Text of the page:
Recipes offer historians a trove of information and details that often cannot be captured from other sources. In the context of Islam and the Middle East, several scholars have shown us the usefulness and richness of these sources: Paulina Lewicka, Nawal Nasrallah, Charles Perry, Maxime Rodinson, Ozge Samanci, and Lilia Zaouali, among others. We consulted several cookbooks in our work but decided to use just a few recipes whenever they illuminated our analysis particularly well. For instance, in our discussion of meat consumption in early Islam, we point to well-cited hadiths, which report that the Prophet’s favorite meal was tharid. This is a humble meal made of dried bread soaked in meat broth with a bit of meat on top (similar to fatta in some modern Middle Eastern cuisines). We wanted to offer our readers a glimpse of how that dish might have been prepared in the past, so we included a recipe from Nawal Nasrallah’s translation of a tenth-century cookbook by Ibn Sayyar al-Warraq. Other recipes are used in similarly illustrative ways: to give readers a more tangible sense of certain food rules or to highlight a particular culinary interpretation.

5. For many non-Muslims, there is a misconception that halal refers specifically to the practice of slaughter. Why do you think this misconception exists and is it a harmful misconception?

Ancient debates about halal food frequently centered on slaughter, so it’s understandable that some people conflate halal food rules and slaughter. Islamic slaughter rules offer details about the slaughterer’s identity, the sharpness of the blade to be used for killing the animal, the respect for the animal’s welfare before and during the process of slaughter, and the utterance of certain prayers during the slaughter ritual, among several other requirements. For Muslims, following specific procedures for animal slaughter is critical if the meat is to be considered halal and fit for consumption. Our book discusses these details and also explores how technologies in the industrial meat production sector, like pre-slaughter stunning or electrocution, have been debated among modern religious jurists, government officials, and industry leaders. But one could also argue that halal food rules have been focused as much on intoxicants as on animal slaughter. When one thinks of halal food rules, for instance, coffee and tobacco—which were initially considered “intoxicants”—may not immediately come to mind. And yet even though coffee was not introduced to the Islamic Middle East until the late fifteenth/early sixteenth century and tobacco did not arrive until the late sixteenth/early seventeenth century, the process by which these items were debated and the rules surrounding their consumption are as old as those that produced slaughter rules. One contribution of our book, then, is to show readers the parallels and divergences in the development of different food rules and practices.

6. Much of the last third of the text is dedicated to halal certification agencies, the rise of halal in corporate food production, and new understandings of halal cuisine. In chapter 8, you write that "for some Muslims today, even the most jurisprudentially correct or complete halal label is an inadequate indicator of food quality and best dietary practices" (190). Besides the nutritional quality of the food, you also discuss the debates around how food production affects the environment and how the Quranic concept of tayyib relates "in matters of environmental stewardship, animal welfare, food ethics, and healthy living" (190). In the book you seem to present many of the varying opinions around halal, but do you think the Muslim world is moving more towards the “tayyib is halal and halal is tayyib” idea or other Quranic interpretations?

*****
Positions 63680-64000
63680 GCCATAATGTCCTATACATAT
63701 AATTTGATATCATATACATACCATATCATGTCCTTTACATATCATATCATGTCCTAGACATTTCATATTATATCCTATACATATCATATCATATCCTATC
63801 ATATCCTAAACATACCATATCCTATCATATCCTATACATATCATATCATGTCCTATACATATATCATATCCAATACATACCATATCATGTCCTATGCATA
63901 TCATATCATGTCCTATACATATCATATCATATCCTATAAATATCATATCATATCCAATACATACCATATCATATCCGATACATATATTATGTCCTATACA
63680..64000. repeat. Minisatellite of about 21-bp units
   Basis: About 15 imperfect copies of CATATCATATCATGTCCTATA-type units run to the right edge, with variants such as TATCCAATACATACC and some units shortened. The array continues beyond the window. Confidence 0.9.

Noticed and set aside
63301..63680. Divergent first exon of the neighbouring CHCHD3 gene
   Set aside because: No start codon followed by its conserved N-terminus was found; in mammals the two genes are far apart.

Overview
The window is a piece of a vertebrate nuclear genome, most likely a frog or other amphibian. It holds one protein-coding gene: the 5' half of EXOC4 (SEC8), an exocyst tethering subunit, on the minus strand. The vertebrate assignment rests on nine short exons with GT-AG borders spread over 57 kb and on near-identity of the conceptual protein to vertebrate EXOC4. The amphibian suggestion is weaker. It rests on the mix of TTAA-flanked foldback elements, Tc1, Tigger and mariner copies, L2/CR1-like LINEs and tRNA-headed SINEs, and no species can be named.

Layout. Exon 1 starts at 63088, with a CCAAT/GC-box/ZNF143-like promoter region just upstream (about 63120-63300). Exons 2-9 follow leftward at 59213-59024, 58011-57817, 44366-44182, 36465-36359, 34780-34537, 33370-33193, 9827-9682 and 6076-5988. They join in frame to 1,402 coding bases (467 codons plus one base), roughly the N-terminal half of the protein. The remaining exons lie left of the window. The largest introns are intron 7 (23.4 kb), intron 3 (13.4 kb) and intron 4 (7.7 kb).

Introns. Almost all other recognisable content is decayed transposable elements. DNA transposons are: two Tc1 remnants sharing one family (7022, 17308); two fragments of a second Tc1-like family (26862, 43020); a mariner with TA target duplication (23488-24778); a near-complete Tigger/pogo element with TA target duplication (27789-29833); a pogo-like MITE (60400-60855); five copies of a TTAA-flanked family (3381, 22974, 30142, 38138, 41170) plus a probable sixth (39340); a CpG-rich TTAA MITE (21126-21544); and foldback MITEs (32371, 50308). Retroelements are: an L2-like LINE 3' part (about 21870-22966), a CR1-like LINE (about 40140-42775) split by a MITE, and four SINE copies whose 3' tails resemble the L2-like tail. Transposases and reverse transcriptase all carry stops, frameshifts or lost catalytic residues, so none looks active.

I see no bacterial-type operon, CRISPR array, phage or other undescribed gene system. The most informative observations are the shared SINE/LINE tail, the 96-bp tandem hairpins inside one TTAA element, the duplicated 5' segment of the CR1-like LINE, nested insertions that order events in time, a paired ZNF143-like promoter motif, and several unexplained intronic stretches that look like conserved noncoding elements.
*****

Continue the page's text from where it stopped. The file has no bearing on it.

The Quran is clear in instructing believers to eat what is both halal and tayyib (which can translate into “good” or “wholesome”). Today some Muslims, especially in diasporic settings, have taken this Quranic mandate and translated it into healthy or ethical eating practices. The latter is something that preoccupies more and more people throughout the world as meat consumption has risen and meat derived from industrialized slaughter practices has become more prevalent. Animal rights advocates, in general, are demanding better treatment of farm animals, more humane slaughter practices, and, in some cases, the end of meat consumption. People from all cultural and religious backgrounds have found common grounds with these ethical ideals. There have been animal rights movements embedded in Judaism, Christianity, Islam, and other religious traditions. For Muslims trying to inspire reform on these questions, the concept of tayyib as derived from the Quran, along with various hadiths instructing believers to show kindness and mercy to animals, offer support for more ethical treatment of animals and possibly (although this stance is contentious) for a vegan lifestyle. Other Muslims have promoted the consumption of organic food as tayyib, primarily for health reasons but also on ethical grounds. This idea that tayyib-halal food signifies healthy eating and that believers therefore ought to seek out organic halal food, free of toxic chemicals or artificial ingredients, looks to be steadily gaining strength. Market indicators show that the organic-halal sector will become more popular and profitable in the coming years.

7. I am interested in the role of science and how it is used "in the service of religion" (256). You discuss how the development of certain technologies that prove a beverage has 0.0% APV reassures consumers that the drink is truly non-alcoholic and thus could be halal. How have other technologies called into question whether or not a substance is halal. Science also seems to play a complicated role concerning highly processed foods as consumers might not be able to know all of the ingredients in the food they are buying. How does science lead to more regulation and how does it affect the power relationship between consumers, religious leaders, and governmental officials? Does the power of authority shift from religious leaders or government officials to scientists?